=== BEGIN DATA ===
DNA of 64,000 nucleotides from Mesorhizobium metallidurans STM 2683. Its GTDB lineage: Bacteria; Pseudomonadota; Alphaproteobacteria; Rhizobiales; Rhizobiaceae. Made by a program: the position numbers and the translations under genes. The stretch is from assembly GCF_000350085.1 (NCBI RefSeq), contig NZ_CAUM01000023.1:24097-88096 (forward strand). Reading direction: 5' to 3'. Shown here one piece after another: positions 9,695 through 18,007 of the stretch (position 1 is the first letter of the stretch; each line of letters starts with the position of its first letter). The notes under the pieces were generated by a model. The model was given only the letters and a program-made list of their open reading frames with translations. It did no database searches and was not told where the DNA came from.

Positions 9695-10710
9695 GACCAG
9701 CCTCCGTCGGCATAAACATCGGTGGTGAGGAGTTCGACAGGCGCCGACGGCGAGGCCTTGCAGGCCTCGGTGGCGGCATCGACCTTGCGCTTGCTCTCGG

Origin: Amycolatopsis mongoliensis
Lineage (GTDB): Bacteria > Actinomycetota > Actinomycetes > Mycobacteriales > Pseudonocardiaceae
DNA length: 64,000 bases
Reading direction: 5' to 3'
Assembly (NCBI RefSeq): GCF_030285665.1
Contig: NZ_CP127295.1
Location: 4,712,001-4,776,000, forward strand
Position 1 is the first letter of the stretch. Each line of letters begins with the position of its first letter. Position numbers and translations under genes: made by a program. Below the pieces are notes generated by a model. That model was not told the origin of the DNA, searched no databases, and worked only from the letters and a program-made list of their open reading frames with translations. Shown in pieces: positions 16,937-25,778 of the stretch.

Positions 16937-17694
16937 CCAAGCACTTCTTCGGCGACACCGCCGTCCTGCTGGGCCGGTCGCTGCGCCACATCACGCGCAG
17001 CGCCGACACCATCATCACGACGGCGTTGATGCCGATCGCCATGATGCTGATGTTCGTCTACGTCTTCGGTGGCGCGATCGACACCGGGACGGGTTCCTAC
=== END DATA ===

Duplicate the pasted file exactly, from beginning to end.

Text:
DNA of 64,000 nucleotides from Mesorhizobium metallidurans STM 2683. Its GTDB lineage: Bacteria; Pseudomonadota; Alphaproteobacteria; Rhizobiales; Rhizobiaceae. Made by a program: the position numbers and the translations under genes. The stretch is from assembly GCF_000350085.1 (NCBI RefSeq), contig NZ_CAUM01000023.1:24097-88096 (forward strand). Reading direction: 5' to 3'. Shown here one piece after another: positions 9,695 through 18,007 of the stretch (position 1 is the first letter of the stretch; each line of letters starts with the position of its first letter). The notes under the pieces were generated by a model. The model was given only the letters and a program-made list of their open reading frames with translations. It did no database searches and was not told where the DNA came from.

Positions 9695-10710
9695 GACCAG
9701 CCTCCGTCGGCATAAACATCGGTGGTGAGGAGTTCGACAGGCGCCGACGGCGAGGCCTTGCAGGCCTCGGTGGCGGCATCGACCTTGCGCTTGCTCTCGG

Origin: Amycolatopsis mongoliensis
Lineage (GTDB): Bacteria > Actinomycetota > Actinomycetes > Mycobacteriales > Pseudonocardiaceae
DNA length: 64,000 bases
Reading direction: 5' to 3'
Assembly (NCBI RefSeq): GCF_030285665.1
Contig: NZ_CP127295.1
Location: 4,712,001-4,776,000, forward strand
Position 1 is the first letter of the stretch. Each line of letters begins with the position of its first letter. Position numbers and translations under genes: made by a program. Below the pieces are notes generated by a model. That model was not told the origin of the DNA, searched no databases, and worked only from the letters and a program-made list of their open reading frames with translations. Shown in pieces: positions 16,937-25,778 of the stretch.

Positions 16937-17694
16937 CCAAGCACTTCTTCGGCGACACCGCCGTCCTGCTGGGCCGGTCGCTGCGCCACATCACGCGCAG
17001 CGCCGACACCATCATCACGACGGCGTTGATGCCGATCGCCATGATGCTGATGTTCGTCTACGTCTTCGGTGGCGCGATCGACACCGGGACGGGTTCCTAC